It has been suggested that all remaining coal power plants would need to be closed by 2023 unless fitted with Carbon Capture and Storage (CCS) or converted to biomass sources of fuel.
The Conservative Government however has recently removed ‘grandfathering’ rights for new biomass conversion projects and has not funded the development of new projects in the CfD mechanism. This means it is extremely difficult for any existing coal plant to move to biomass sources as is intended.
Biomass power can provide reliable baseload power that is flexible to meet demand – helping balance supplies on the electricity grid. Biomass must be sourced from sustainable supplies and meet minimum emissions savings relative to oil and gas plants in order to receive support.
The Renewable Energy Association said that what is needed is a properly funded biomass-conversion allocation fund under the CFD mechanism, a date for the next auction, and the reinstatement of ‘grandfathering rights’ in the Renewables Obligation scheme.
Dr. Nina Skorupska, Chief Executive, said: “This is a welcome aim, if confirmed, as it is critical that we move away from high carbon sources of energy to sustainable low carbon forms. This is illustrated by the coming climate talks in Paris, and biomass power offers that opportunity.
“This shift currently however is impossible, as DECC on the one hand seek to encourage the transition of coal plants over to biomass, but on the other have taken away the policy levers to enable this shift.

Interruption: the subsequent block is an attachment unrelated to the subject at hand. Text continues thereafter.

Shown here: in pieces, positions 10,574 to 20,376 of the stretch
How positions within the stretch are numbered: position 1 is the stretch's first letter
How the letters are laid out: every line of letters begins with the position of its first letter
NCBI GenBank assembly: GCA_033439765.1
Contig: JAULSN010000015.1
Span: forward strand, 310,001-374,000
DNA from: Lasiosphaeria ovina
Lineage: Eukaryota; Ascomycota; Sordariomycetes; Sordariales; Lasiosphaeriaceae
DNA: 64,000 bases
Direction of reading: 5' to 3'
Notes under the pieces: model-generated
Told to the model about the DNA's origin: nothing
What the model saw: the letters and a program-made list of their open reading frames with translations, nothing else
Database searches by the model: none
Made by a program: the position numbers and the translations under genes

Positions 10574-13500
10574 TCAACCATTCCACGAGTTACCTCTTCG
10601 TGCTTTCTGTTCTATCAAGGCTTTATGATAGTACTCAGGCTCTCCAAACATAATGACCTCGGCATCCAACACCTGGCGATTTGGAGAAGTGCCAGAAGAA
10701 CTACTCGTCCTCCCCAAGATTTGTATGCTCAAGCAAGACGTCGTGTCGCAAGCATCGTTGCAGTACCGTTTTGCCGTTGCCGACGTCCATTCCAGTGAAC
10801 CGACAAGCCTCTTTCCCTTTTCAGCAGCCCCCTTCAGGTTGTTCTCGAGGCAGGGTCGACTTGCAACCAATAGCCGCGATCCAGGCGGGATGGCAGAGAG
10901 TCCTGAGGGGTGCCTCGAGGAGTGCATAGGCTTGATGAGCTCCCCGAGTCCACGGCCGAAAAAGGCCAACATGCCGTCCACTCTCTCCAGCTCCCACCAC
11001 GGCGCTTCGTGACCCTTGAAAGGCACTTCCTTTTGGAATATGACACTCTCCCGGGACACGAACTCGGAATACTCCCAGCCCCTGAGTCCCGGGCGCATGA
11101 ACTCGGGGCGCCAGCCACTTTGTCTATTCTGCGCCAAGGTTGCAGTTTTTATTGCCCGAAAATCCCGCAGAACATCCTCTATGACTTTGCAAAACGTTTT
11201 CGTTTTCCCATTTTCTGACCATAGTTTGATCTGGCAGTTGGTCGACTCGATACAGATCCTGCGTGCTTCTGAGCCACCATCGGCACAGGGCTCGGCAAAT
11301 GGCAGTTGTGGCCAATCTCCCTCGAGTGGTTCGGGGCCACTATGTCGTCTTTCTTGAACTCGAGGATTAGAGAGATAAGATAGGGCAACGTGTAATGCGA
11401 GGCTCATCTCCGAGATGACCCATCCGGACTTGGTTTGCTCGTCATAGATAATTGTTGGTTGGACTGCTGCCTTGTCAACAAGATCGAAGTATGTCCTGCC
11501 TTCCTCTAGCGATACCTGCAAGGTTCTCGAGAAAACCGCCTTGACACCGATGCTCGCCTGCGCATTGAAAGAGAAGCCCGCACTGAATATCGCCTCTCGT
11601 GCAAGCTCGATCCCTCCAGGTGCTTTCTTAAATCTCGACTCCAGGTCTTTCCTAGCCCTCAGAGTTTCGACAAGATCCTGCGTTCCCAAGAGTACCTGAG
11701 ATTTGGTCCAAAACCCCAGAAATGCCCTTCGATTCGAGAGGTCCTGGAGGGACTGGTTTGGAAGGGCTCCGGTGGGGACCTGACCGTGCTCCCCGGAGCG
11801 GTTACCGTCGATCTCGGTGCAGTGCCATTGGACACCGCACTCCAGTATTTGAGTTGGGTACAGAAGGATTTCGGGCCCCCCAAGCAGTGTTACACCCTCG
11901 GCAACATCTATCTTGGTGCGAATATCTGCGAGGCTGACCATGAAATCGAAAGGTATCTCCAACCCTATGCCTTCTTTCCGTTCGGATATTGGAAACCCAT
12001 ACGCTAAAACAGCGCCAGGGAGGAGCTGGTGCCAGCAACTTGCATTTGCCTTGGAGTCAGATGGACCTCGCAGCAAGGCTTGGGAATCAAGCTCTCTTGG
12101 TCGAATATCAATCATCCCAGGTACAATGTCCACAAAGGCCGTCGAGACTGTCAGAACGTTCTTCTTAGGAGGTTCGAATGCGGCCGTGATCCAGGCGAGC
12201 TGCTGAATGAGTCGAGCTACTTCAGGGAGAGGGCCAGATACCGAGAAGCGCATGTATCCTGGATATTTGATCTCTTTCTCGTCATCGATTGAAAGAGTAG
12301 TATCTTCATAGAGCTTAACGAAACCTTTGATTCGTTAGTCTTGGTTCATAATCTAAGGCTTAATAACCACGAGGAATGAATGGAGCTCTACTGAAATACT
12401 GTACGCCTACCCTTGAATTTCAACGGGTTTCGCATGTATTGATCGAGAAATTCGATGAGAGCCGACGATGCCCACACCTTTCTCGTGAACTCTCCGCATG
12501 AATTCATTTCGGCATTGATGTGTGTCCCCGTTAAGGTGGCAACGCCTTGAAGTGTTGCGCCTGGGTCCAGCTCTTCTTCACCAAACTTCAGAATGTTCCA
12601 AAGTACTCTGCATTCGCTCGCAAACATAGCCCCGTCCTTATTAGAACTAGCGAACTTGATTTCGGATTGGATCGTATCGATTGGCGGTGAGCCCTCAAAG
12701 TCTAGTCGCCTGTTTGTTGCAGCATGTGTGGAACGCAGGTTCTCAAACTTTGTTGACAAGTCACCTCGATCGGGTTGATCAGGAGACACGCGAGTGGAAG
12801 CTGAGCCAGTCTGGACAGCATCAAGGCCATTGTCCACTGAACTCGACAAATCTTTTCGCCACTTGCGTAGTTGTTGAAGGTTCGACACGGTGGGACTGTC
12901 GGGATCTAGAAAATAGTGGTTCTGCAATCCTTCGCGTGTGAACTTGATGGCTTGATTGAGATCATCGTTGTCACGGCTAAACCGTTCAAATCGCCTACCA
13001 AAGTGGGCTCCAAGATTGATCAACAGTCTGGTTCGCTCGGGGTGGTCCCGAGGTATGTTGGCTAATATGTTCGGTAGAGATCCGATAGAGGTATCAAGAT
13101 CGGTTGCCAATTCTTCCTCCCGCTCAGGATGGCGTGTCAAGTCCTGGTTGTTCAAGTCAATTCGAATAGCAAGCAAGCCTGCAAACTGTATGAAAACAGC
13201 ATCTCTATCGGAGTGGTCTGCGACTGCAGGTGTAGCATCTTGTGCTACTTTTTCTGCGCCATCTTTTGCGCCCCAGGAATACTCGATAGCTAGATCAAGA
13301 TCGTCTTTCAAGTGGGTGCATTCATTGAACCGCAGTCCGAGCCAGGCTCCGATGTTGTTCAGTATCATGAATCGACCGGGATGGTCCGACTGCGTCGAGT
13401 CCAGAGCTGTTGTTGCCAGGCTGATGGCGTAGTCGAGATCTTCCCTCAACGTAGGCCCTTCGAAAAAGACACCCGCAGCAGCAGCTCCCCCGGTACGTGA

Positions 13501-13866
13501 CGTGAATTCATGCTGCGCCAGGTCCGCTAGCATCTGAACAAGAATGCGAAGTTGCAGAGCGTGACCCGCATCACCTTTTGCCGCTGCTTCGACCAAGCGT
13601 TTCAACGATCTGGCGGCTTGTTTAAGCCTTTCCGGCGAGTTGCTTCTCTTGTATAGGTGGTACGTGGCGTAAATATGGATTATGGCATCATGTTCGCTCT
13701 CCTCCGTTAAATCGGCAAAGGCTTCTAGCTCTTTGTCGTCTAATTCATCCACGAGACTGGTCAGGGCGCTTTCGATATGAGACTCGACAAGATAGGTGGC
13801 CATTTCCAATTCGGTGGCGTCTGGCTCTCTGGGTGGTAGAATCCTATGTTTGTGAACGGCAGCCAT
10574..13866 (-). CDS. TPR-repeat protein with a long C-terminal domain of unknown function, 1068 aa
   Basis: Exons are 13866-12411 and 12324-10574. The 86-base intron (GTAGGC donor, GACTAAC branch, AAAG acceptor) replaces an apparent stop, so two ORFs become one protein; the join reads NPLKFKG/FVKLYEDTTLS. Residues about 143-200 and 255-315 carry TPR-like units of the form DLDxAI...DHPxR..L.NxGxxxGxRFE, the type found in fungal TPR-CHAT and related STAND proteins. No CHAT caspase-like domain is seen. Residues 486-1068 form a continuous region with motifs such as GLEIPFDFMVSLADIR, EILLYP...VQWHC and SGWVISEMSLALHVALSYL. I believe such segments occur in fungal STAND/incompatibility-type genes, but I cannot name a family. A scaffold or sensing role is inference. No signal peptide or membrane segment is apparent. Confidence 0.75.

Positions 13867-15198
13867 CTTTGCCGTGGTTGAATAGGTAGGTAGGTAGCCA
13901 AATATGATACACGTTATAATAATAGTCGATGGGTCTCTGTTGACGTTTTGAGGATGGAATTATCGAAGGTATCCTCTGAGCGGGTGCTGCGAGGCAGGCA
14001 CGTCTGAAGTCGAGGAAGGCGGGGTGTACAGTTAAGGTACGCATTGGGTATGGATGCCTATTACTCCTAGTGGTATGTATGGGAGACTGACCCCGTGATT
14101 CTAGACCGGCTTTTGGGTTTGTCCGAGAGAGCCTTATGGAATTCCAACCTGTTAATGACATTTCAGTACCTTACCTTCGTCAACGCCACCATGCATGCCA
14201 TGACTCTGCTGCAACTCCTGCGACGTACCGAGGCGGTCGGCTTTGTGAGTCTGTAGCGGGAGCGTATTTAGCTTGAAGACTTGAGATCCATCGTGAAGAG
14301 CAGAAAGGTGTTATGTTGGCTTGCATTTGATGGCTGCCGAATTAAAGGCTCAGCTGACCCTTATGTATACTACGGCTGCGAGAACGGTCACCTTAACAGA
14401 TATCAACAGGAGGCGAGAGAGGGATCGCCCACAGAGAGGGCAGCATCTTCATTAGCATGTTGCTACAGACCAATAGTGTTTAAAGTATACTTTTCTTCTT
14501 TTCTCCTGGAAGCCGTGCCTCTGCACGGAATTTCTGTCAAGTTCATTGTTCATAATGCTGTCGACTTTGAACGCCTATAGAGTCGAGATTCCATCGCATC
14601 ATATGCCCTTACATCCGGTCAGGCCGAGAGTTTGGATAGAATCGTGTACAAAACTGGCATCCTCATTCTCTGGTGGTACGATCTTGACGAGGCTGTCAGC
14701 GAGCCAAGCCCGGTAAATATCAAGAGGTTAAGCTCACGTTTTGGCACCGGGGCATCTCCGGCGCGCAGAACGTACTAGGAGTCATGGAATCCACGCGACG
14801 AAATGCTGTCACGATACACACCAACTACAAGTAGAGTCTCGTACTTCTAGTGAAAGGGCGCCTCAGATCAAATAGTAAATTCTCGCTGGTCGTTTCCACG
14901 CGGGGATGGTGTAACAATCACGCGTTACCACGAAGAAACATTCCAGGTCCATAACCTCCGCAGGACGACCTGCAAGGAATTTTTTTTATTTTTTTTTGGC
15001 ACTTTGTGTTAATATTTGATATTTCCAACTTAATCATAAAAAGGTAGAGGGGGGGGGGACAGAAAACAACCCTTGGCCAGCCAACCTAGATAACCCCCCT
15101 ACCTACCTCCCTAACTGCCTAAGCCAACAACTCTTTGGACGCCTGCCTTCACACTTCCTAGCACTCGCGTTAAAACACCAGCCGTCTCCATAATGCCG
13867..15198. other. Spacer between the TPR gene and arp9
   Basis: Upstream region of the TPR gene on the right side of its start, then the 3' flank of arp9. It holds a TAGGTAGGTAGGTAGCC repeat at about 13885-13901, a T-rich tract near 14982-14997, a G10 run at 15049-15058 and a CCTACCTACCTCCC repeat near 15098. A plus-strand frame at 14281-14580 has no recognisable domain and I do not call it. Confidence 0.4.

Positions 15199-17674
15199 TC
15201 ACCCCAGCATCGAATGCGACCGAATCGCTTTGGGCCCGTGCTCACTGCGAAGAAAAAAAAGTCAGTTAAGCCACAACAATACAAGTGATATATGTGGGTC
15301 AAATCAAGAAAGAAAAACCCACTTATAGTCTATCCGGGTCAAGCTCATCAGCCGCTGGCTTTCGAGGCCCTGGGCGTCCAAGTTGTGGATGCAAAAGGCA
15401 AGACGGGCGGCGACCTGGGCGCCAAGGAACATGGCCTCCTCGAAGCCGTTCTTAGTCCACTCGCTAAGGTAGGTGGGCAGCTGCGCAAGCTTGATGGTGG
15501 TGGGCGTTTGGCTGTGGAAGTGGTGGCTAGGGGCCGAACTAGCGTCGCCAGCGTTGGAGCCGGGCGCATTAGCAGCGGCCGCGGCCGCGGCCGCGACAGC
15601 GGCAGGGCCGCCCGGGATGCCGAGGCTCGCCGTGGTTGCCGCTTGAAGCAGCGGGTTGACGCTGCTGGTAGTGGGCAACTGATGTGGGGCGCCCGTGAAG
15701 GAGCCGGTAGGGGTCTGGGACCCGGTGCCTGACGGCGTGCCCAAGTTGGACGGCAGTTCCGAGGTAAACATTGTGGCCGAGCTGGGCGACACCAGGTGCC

“We look forward to seeing a Conservative energy strategy that delivers on its principles of decarbonisation, affordability, growth, and innovation.”
Frank Gordon, REA Senior Policy Analyst, added: “What is needed is a clear policy supporting low carbon power, not just a series of cuts. In particular this means a commitment to the next round of CfD allocation and adequate budget for converting coal plants to biomass in it, as well as reinstating protection for new plants against future policy changes.
Renewables are constantly coming down in price and biomass power is one of the cheapest forms of low-carbon large scale generation, much cheaper than nuclear power (at £105/MWh for 15 years, compared to £92.50 for 40 years based on CfD ‘strike prices’). Biomass plants can also adjust their power output at short notice, in addition to providing reliable baseload power.”
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